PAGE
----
Ever wondered what goes into making a loudspeaker cabinet? Ian Ringstead visits specialist loudspeaker cabinet maker Timberworx. 

I came across Timberworx by chance when I was reviewing a loudspeaker range last year. The designer happened to say he was visiting a company in Sheffield, where I happen live, to get some quotes on a new design he was working on. Instantly my interest was piqued and further investigation revealed that the company in question was Timberworx, and that it is now owned by the loudspeaker manufacturer Spendor.

Now Spendor is a blast from the past whom I fondly remember from my early initiation into audio in the 70’s. The company is now owned by Philip Swift an old friend of mine from my retailing days in the 80’s and 90’s when I used to sell Audiolab amps by the bucket load. When Philip bought Spendor out a few years ago I was pleasantly surprised and couldn’t wait to ask him about his new ventures.

Timberworx came about following the demise of Greaves, a long established cabinet maker in Sheffield harking back to the proud days of the cutlery trade which made Sheffield world famous. Greaves branched out in the 80’s into manufacturing turntable plinths and loudspeaker cabinets for the likes of Linn and then later B&W, Spendor, Meridian and many other classic audio companies. As the market has changed and evolved over the last thirty years or so, competition from abroad and aggressive marketing meant manufacturers had to be inventive and keep their eye on the ball. Greaves like many companies fell to the market foibles and idiosyncrasies of world trade and home trends.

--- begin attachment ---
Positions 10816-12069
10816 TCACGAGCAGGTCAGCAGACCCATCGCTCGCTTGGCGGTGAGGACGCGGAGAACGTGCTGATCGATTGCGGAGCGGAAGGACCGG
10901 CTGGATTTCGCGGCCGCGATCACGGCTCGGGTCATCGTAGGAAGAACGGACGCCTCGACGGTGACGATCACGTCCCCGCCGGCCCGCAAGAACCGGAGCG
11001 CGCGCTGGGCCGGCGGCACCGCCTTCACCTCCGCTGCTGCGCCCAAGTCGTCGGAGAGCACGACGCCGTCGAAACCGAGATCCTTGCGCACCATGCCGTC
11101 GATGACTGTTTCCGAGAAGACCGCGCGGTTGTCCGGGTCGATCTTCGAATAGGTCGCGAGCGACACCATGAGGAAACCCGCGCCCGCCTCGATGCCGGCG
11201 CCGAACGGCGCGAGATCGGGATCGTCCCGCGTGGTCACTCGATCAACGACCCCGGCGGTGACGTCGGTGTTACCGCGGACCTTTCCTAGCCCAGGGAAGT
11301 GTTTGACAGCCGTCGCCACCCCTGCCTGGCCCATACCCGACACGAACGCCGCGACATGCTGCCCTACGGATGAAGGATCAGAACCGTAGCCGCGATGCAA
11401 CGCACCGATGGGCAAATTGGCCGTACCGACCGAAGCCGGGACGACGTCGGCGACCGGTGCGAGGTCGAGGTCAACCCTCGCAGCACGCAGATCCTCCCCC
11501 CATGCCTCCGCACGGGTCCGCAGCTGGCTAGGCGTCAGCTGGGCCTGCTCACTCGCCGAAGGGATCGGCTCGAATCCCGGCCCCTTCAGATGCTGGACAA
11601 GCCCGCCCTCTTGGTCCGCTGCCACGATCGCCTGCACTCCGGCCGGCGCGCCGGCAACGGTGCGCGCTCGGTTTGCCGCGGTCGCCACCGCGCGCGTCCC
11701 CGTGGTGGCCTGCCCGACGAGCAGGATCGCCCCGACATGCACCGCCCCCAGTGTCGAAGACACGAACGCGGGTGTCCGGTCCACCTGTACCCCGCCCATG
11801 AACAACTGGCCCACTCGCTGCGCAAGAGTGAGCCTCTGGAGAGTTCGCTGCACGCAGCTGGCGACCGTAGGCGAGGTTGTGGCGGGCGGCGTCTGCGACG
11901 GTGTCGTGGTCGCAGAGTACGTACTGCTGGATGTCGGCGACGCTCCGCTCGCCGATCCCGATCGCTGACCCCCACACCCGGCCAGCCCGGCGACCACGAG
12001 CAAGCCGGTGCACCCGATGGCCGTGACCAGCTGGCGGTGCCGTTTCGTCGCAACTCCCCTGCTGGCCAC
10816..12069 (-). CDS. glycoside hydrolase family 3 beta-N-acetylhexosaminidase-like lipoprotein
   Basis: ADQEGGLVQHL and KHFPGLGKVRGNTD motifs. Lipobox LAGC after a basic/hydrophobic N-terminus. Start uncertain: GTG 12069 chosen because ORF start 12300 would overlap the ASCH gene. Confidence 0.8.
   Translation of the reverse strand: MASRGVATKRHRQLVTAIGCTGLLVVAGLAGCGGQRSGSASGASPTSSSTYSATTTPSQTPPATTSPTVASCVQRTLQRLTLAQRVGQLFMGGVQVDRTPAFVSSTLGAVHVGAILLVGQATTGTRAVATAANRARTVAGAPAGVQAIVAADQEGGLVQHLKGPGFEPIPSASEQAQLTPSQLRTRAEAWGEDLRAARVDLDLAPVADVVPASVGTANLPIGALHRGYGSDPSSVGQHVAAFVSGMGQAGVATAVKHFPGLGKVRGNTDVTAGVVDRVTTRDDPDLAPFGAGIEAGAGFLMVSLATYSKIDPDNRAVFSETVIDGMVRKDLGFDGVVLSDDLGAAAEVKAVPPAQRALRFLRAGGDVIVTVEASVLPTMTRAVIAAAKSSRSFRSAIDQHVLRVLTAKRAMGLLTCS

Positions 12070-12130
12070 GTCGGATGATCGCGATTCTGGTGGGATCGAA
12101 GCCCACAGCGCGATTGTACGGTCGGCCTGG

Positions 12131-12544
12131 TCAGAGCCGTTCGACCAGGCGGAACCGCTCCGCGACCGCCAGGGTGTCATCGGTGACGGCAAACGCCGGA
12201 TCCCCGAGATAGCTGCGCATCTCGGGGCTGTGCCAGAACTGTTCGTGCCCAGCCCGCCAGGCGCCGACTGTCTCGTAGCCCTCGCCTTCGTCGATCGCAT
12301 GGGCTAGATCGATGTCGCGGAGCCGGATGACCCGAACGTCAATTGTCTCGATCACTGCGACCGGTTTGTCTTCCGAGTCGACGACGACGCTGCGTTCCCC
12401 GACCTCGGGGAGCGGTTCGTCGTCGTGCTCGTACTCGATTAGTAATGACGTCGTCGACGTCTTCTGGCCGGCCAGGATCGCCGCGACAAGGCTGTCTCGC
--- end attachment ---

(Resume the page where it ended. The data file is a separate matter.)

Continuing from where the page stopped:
Timberworx, like the phoenix, arose out of the ashes of the cabinet making trade in Sheffield and ex employees and their skills were employed to carry on the tradition, but needed to become relevant again in the modern business age. At one time there were many loudspeaker cabinet makers dotted all over the UK that companies could go to, but as times changed many went to the wall. Timberworx supplied a valuable niche in the market for companies wanting high quality cabinets that they would proud of and made to their exact specifications. Philip saw a great opportunity when the chance to acquire Timberworx came about a couple of years ago. He felt the addition of  a specialist cabinet manufacturing facility would not only benefit his loudspeaker business, but be a bespoke manufacturer who could supply others in the audio industry.

Getting a product manufactured to your exact requirements is a lot harder than you might first imagine. After speaking to many of my friends in the business, it appears that getting consistent, high quality products is extremely difficult and can be very expensive. A lot of companies are simply not interested in low volume, bespoke work and even if they will supply goods, then the costs can be astronomical or not commercially viable. China of course  will manufacturer at much lower costs if the quantities are large enough, but bespoke or low volume work is usually a non-starter.

I applaud Philip for wanting to share his company’s expertise and flexibility with the rest of the Audio community. His passion for the business and the many friends he has, like mine from the last forty years, is testament to the spirit of Hifi business. The audio business in the UK is tiny compared to most consumer electrical markets and is driven by the passion enthusiasts have had over the last eighty years or so. Most businesses started from very humble origins and ideas; to either become large brands sold all over the world, or remain bespoke companies dedicated to their roots and beliefs.